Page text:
Teaching Men That Their Voices Are Important Too

Teaching Men That Their Voices Are Important Too

By: Michael Nesbitt


 

It’s unfortunate to know that the women in my life, and many other women around the world, live in a society where they have to constantly worry about what they are wearing, what they are doing, who they spend time with, how late they stay out, how much makeup they wear and how nice they can be to boys and/or men in order to avoid violence or sexual assault. As Kathryn Stamoulis points out, as a society we are constantly teaching girls methods to avoid getting raped while failing to also teach boys not to rape. Violence against women is an important issue that needs to be focused on and an issue that stems from disrespect for women. Mary Stathopoulos explains that a strong belief in gender stereotypes and a weak belief in gender equality are key determinants in the perpetuation of violence and sexual assault. She explains that rather than trying to reduce sexual assault, we should focus on creating gender equality and correct men on their hostile attitudes toward women.

One reason some men hold these hostile attitudes toward women is that men are socialized and taught that a man has to exhibit specific behaviors to be viewed by society as a “real man”. Our society has strong gender stereotypes that puts men and women in two separate categories. Men are supposed to be strong, dominant, independent, emotionless, the breadwinner, and the decision maker. This is a strong disadvantage for men. Being taught to act like a “real man” not only forces men to follow behaviors and attitudes that they may not agree with or reflects their true beliefs, but they also avoid talking about and understanding the truth behind gender-based violence or gender inequality because they may feel that being conscious of the issue somehow takes away from their status as a man. On the other hand, women are socialized to be submissive, dependent, the caretaker, the cook, the cleaner and the people pleaser. In sum, these traits are viewed as weaker traits, characteristics that are opposite of the socially constructed definition of masculinity. Men need to understand and be comfortable with the fact that gender inequality is an important issue and has an effect on other men perpetuating violence and/or sexual assault towards women.

It is vital that we start teaching our young boys and men about respecting women and educate them about sexual assault prevention. We need to have open and honest dialogue about sexism, male privilege, and violence against women so they can recognize their role in its perpetuation and take steps to make change. Men need to provide young boys with healthy definitions of masculinity and teach them they can still be masculine while also displaying respect and sensitivity. This is especially important since many children understand their roles in society through media. In songs, music videos, television shows, magazines and even video games, women are constantly disrespected and if they aren’t being taught differently, they will perpetuate what they see. It’s also important that they realize that their voices can be used to teach others not to perpetuate violence or sexual assault. Kathryn Stamoulis explains a study where researchers observed the behaviors of bystanders when they witnessed a man belittle and mistreat a woman in their presence. They observed that most of the bystanders did not speak up and 80% of them felt uncomfortable seeing the woman being mistreated. They individually felt that they were the only one uncomfortable and, therefore, were too scared to say anything. Being an example and speaking out against violence towards women can help other men see and understand that they can use their voices too and that there’s nothing wrong with doing so.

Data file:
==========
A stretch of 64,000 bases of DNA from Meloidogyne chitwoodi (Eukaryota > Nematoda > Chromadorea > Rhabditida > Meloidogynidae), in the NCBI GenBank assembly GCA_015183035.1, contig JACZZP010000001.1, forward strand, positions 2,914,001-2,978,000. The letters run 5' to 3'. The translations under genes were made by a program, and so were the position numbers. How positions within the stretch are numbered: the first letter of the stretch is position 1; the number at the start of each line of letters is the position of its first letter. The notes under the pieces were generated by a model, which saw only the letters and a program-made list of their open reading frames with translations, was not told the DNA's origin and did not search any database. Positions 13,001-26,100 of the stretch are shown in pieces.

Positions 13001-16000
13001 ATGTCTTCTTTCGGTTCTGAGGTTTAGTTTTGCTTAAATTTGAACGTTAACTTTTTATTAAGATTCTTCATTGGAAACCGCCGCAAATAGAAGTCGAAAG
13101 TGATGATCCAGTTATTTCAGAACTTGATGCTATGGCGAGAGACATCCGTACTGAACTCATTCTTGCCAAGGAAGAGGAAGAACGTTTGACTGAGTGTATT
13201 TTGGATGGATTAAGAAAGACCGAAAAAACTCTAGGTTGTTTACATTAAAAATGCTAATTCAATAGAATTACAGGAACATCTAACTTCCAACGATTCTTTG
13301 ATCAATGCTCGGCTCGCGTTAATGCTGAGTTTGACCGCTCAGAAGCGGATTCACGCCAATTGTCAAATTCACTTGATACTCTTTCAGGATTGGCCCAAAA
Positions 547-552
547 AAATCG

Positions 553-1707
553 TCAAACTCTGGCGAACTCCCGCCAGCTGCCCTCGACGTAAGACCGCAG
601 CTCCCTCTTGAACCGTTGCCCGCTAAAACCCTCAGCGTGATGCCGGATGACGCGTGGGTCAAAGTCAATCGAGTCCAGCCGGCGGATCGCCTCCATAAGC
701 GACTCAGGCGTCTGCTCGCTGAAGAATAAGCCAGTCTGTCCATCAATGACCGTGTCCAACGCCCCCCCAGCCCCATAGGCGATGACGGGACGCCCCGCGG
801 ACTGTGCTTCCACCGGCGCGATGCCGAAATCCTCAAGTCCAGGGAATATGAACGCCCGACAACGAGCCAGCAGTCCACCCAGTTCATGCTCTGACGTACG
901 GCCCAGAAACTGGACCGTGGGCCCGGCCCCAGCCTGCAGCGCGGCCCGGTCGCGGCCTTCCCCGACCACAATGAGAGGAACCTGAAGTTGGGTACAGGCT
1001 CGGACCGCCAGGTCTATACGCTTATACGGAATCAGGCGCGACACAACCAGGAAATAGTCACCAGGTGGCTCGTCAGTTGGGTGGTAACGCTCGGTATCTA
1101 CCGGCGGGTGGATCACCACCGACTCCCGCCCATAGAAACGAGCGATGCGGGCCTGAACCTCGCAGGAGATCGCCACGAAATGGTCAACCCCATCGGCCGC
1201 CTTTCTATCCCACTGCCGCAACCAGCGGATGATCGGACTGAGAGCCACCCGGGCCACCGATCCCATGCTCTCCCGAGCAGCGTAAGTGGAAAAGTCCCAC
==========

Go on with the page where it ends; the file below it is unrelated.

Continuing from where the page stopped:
Christine Rudolph listed 7 ways that men can join the #MeToo movement and use their voices to shed light on sexual assault and violence against women. There are five out of the seven that I feel are very important.

  1. Men should be aware of the society we live in. She explains that there is apparent gender bias and gender inequality in our society and that’s something that men should be aware of.
  2. Men need to hold other men accountable for their behavior. If a man sees disrespect or harassment towards women, they need to know that it’s okay to use their voices and say things like “that’s not okay” or “don’t do that”.
  3. Men should read pieces from feminist writers. This is important because it allows men to gain an understanding of the world from the perspective of a woman.
  4. Men should boost women’s voices. That means to tell people about articles, speeches and books by women and “spread the word”.
  5. Men need to treat women as people. This means that it’s important for men to treat women as their equal and for them not to use language or behaviors that demean or belittle women.

In conclusion, men are vital components to the eradication of sexual and other forms of violence against women. Without the active participation of men, the movement will continue to be viewed as having little impact on others not affected directly by violence, as a “woman’s issue.” It’s time for men to speak out and stand up for survivors everywhere!

 

Sources:

https://aifs.gov.au/sites/default/files/publication-documents/wrap14.pdf

https://www.psychologytoday.com/us/blog/the-new-teen-age/201501/teaching-our-sons-not-rape

http://www.stopstreetharassment.org/resources/male-allies/educating-boys-men/

https://www.yourtango.com/2018310643/how-men-can-support-metoo-movement-be-feminist-allies

 

WC SAFE is a non-profit, 501(c)3, comprehensive organization that provides compassionate and trauma-informed care to survivors of sexual assault throughout Wayne County.

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